Which leads to the f-word (really?). I’m just thinking of the so-called dysphemism treadmill, in which a vulgar word becomes more and more acceptable. Pamela Hobbs, quoted in Wikipedia, notes that usage of the f-word falls into two categories: non-users and users. Non-users define the word in its proud Anglo-Saxon context and therefore consider it obscene and rarely use it. Users, on the other hand, have dissociated the word from sex and make frequent use as an intensifier, noun, adjective, adverb or verb. For them, as Hobbs says, fuck “no more evokes images of sexual intercourse than a ten-year-old’s ‘My mom’ll kill me if she finds out’ evokes images of murder.”
As a writer hoping to interest both users and non-users, my take is very, very abstemious use of the f-word (see, at my core, I’m a non-user, except when irritated). My rationale is that users usually employ fuck in ways that add no value to the sentence (although sometimes to the meter). None of that is useful in storytelling unless establishing a character’s unique voice.
So most of the time, I’ll go fuck-less. Grammar, on the other hand, I shall use and use and gratefully use.
I recently applied to a contest that asked, as part of the upload, what the genre of my novel is. I answered dutifully, Thriller.
Yes, I know that the judges have to have some way to classify submissions, and I have just read a bit about plot, timing of events, when backstory is best introduced, and so on.
Problem is, I am reading Redemption, a fine story of New Orleans by Frederick Turner. I have studied New Orleans music and give presentations about it. Turner creates 1913 New Orleans – Storyville in particular – with such skill that you swear you’re there in that so steam, seamy, funky place right along with his protagonist Fast-Mail Muldoon. When you read his descriptions, highly articulated, precise, and unafraid to use a full vocabulary, you think “Literary Fiction.” Turner doesn’t mind taking a healthy paragraph to describe the quality of the mud on the banks of the Mississippi or a chapter to let Fast-Mail Muldoon ponder lost love. But if Turner were to submit to my contest, Redemption’s genre would be Historical Fiction/Suspense.
Just a reminder for me that fiction writing is story-telling. Storytelling is about language; thus all fiction ought to be “literary,” and the whole point of telling a story is having a compelling plot.
Perhaps a banal observation, but I’m relatively new to the business side of writing. It’s easy to get lost in trade arcana.
There are two approaches to writing fiction. A Pantser writes from the seat of the pants. The writer lets the characters pull the story along. An Outliner (maybe we should say ‘Engineer’) lays out the story … the plot line … then begins writing. So far, I’ve been a Pantser.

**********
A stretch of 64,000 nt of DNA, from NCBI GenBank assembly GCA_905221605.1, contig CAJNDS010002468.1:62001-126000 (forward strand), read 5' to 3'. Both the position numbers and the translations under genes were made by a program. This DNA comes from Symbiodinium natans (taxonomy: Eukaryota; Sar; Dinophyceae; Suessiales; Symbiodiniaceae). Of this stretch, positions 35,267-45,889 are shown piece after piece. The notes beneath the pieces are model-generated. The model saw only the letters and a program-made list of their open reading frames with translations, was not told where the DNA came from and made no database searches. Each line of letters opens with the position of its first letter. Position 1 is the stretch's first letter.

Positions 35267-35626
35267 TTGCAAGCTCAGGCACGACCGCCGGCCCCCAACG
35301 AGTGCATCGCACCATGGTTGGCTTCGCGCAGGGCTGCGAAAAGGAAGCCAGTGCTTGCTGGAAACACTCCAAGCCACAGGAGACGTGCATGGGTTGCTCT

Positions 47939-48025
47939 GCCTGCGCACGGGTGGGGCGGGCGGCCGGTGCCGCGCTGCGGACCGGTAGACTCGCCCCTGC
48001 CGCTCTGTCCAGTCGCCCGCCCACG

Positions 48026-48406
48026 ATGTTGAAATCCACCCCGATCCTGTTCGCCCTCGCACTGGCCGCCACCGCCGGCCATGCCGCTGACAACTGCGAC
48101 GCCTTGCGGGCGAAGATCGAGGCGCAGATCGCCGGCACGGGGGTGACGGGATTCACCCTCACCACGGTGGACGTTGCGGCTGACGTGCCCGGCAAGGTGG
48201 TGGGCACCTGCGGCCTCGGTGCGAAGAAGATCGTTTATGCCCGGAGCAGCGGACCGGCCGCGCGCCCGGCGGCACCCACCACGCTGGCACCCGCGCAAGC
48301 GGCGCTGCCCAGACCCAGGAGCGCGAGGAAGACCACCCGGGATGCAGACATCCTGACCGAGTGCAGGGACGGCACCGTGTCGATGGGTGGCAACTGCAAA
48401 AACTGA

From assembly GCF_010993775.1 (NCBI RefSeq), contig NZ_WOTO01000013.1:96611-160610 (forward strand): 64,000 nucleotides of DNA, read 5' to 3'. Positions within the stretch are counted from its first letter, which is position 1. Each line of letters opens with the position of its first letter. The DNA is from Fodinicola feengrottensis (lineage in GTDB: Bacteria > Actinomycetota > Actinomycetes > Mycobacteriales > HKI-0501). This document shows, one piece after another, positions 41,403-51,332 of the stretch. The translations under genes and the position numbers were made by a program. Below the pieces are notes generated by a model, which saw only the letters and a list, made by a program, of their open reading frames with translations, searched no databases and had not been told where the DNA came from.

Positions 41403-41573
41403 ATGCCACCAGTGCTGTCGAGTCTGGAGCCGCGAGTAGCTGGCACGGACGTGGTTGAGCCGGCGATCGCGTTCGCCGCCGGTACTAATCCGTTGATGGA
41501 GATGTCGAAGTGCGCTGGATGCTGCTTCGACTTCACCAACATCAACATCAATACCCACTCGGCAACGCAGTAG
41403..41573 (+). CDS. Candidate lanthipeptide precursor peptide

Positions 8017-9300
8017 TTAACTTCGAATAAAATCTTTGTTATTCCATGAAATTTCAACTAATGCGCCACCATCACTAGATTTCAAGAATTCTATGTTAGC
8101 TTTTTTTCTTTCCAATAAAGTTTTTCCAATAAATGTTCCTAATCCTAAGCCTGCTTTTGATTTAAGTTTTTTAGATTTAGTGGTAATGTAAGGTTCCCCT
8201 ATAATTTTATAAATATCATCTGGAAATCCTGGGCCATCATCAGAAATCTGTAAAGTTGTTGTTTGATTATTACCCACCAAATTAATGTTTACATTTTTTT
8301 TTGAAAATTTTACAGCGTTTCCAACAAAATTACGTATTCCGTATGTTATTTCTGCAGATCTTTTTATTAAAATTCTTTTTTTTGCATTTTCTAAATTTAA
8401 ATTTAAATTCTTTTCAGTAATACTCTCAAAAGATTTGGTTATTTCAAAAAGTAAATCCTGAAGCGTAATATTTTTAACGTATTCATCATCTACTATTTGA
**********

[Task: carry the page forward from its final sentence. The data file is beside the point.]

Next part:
My third novel has a complicated plot, and my pants are hanging around my ankles as I crow-hop through the plot.
Pantsers speak proudly but often vaguely of letting the story write itself, but I’m beginning to understand that it just might be a good idea to have a notion of what’s going to happen. After all, Aristotle, the first author of a book (well, treatise) on how to write, tells us right up front: the plot is the most important element of the story.
“Aristotle identifies six aspects, or “parts,” of tragedy: PLOT (mythos), CHARACTER (ēthos), LANGUAGE (lexis), THOUGHT (dianoia), SPECTACLE (opsis), and MUSICAL composition (melopoiia). The most important aspect of tragedy, to which all the others are subordinated, is the plot.” (Aristotle’s Theory of Tragedy, Margarlit Finkelberg.)
My friend Karl is the plot whisperer in my writing groups. He suggested Story Engineering, by Larry Brooks, which makes a book-length project out of suggesting that the structure of modern fiction is always the same.
Brooks has continued the tradition of adding complexity to structure advice. We have moved from Aristotle’s beginning-middle-end structure through the Middle Ages playwrights (five is the correct number of acts) to Freytag’s Pyramid (exposition—rising action—climax—falling action—denouement) to Brooks, who suggests nine steps.
|2||A hooking moment (in first 20 pages)|
|3||A Setup inciting incident (can be the first plot point)|
|4||First plot point (20-25% through story)|
|5||First Pinch Point (3/8)|
|7||Second Pinch Point (5/8) middle of part 3|
|8||Second plot point (75%)|
Brooks promises a much shorter development cycle if I am mindful of the steps. I could use the help.
I read a submission guideline the other day that sliced novelists into ‘beginner’ and ‘experienced’ using the following cleaver: “you may consider your work for the experienced category if it has been critiqued by people other than friends and family.”
I get it. Your wife’s going to tell you it’s great. Family harmony vs. weak characterization … harmony wins, right?
Well, that’s all well and good as a general case. However, my wife Beverly is not a general case. She is an educator of many facets … kids, science outreach, young (we’re talking preschool through elementary), old (adult to ancient). And, in all those facets, writing has been her central organizing idea. Here’s a reminder from her current writing course that rang a bell with me (hehehe):